The Lord accepted all the sacrifices which I have offered Him and not only did He accept them but He changed and corrected many of them.  I abandoned doing any more surgeries so that I could spend more time preaching about Jesus Christ.  I was not concerned with the fame of a surgeon which certainly I deserve.  While this glory is important and belongs to God, the new freedom I had increased the power and content of my sermons. My well-known and famous book “The Treatise on surgery for festering wounds” was completed while I was in exile and when I was Archbishop.  My determination to sacrifice everything for the glory of Him, the Lord gave me another talent, that of preaching.  The nine volumes of my sermons have been recognized by the Spiritual Academy of Moscow as unique in contemporary ecclesiastical theology and a treasure of commentary on the Holy Bible.  And I, a self-taught theologian was chosen to be a member of the Spiritual Academy of Moscow.  For the Church, my sermons will have greater meaning than my “Treatise on the surgery for festering wounds.”

In addition to this, the miraculous events which I spoke about earlier which were directed by the Lord without my realizing it led me mystically to the Hierarchical ministry.   I often physically felt the presence of God in my communion with Him, in my spiritual life and in my prayers.

But if I have not said enough for any of you to convince you of these things  then I think his (Michael’s) involvement with the physical sciences have bewitched him so much that he does not want to hear those things that I have lived; the things I have undeniably felt many times.

In other words, I will tell you just the way it is, how astonishing and clearly the Lord God reveals His desire for those who fear Him and love Him.  When I was in Leningrad for an operation, during the time of a memorial service, the Lord in a miraculous and shocking way caused me to tremble with fright when He gave me this command: “Shepherd my sheep, feed my lambs.”  The years have since gone by and I, under the spell of a cunning diabolical spell, forgot that command of God and Satan again placed in my soul that great urge to return to surgery.  And this is why the Lord punished me by allowing the retina in my eye to tear.  My eye was operated on twice unsuccessfully by professor Ontintsof because God’s punishment had to remain with me.

The day after the second operation, when I was laying flat with my eyes bandaged, the strong urge to do surgery again overwhelmed me when the Lord sent me a shocking dream: I was in a Church without lights.  The only lit up place was the altar.  A little beyond the altar was a casket of a saint.  They had placed on the altar a wooden board and on this was a naked human body.  In the back and next to the altar I saw students and doctors smoking cigarettes and I was teaching them anatomy of the human body.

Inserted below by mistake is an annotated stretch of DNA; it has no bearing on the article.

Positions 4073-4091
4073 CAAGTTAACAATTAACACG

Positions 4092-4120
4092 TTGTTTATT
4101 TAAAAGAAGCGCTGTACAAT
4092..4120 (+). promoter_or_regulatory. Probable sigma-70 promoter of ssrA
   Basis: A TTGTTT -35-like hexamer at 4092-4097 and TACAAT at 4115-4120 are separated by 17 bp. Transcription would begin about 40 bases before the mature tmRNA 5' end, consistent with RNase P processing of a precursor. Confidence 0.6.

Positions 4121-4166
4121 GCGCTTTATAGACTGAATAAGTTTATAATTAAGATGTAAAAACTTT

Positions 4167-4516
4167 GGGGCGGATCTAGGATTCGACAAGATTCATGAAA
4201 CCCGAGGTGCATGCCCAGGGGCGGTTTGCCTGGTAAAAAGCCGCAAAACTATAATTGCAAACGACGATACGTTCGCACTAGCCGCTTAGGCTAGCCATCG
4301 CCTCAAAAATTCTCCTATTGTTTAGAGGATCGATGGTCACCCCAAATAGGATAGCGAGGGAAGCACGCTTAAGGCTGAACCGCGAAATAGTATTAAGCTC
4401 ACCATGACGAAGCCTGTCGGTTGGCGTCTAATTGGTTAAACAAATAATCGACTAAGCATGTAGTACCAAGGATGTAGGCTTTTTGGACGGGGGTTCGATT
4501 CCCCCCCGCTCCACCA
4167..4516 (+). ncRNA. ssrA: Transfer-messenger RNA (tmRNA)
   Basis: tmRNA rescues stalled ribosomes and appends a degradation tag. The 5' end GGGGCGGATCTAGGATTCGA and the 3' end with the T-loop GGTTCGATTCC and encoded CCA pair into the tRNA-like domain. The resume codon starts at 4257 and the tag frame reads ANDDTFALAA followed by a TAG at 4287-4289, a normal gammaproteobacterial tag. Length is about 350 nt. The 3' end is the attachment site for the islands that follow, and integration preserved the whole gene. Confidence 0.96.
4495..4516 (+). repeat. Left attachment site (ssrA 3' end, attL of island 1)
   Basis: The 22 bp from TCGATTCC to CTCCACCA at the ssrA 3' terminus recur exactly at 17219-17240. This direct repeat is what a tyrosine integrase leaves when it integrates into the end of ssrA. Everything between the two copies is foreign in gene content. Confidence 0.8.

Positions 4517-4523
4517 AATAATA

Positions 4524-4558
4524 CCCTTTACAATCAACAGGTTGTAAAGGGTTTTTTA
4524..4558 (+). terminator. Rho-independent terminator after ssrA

I was then startled by a noise and when I turned my head, I saw that the covering of the saint’s casket fell off.  The saint sat up in the casket, he turned and looked at me with a look of pain and shock.  I finally realized the great burden of my sin, of my disobedience to the command of the Lord Jesus Christ to “shepherd my sheep and feed my lambs.”  For the last fourteen years I begged the Lord Jesus Christ to forgive me remembering clearly my dramatic dream with the body and the dead person lying on the Holy Altar.  Lately I have been informed by God that my sin has been forgiven. Day after day, I see the body less and less on the Holy Altar where it finally disappeared completely.

And now, my children let me offer to you my last will and testament.  I believe deeply in God and I have built my whole life upon His commandments.  And I bequeath to you that you offer your lives to God and build all things upon the commandments of Christ.

For a long time and with great determination I sailed through life against the current of the world and to you my children I bequeath that you sail against the current, as difficult at that may be.  Turn your attention and your heart away from the great majority of human beings who pursue not the higher goals but those which are easy to acquire.  Do not accede to the great majority of people who live according to their own thinking and with the mind of their leaders.  They anchor their lives not with the commandments of Christ but on the directives of people who have the power to lead them not to the Kingdom of Heaven but to the riches of the earthly kingdom.

The purpose of life is to seek after the highest truth and to never divert from that road even when they force you to serve the purposes of the lowest form of  truth by trampling upon the truth of Christ.

You should be ready even to be martyred since you are sailing against the current.  Keep your faith firmly in your thoughts, in your husbands and in your wives just the way I kept it.

In your scientific endeavors and in your efforts to study the mysteries of nature, you should not look for your own glory but only to lessen the pain of your sick and helpless fellow human beings.

Remember that I, your father, sacrificed all my life in doing these things.  Imitate me just the way I imitated the Apostle Paul and do not work for your stomach but to help those who without your help cannot free themselves from the tortures of poverty and lies.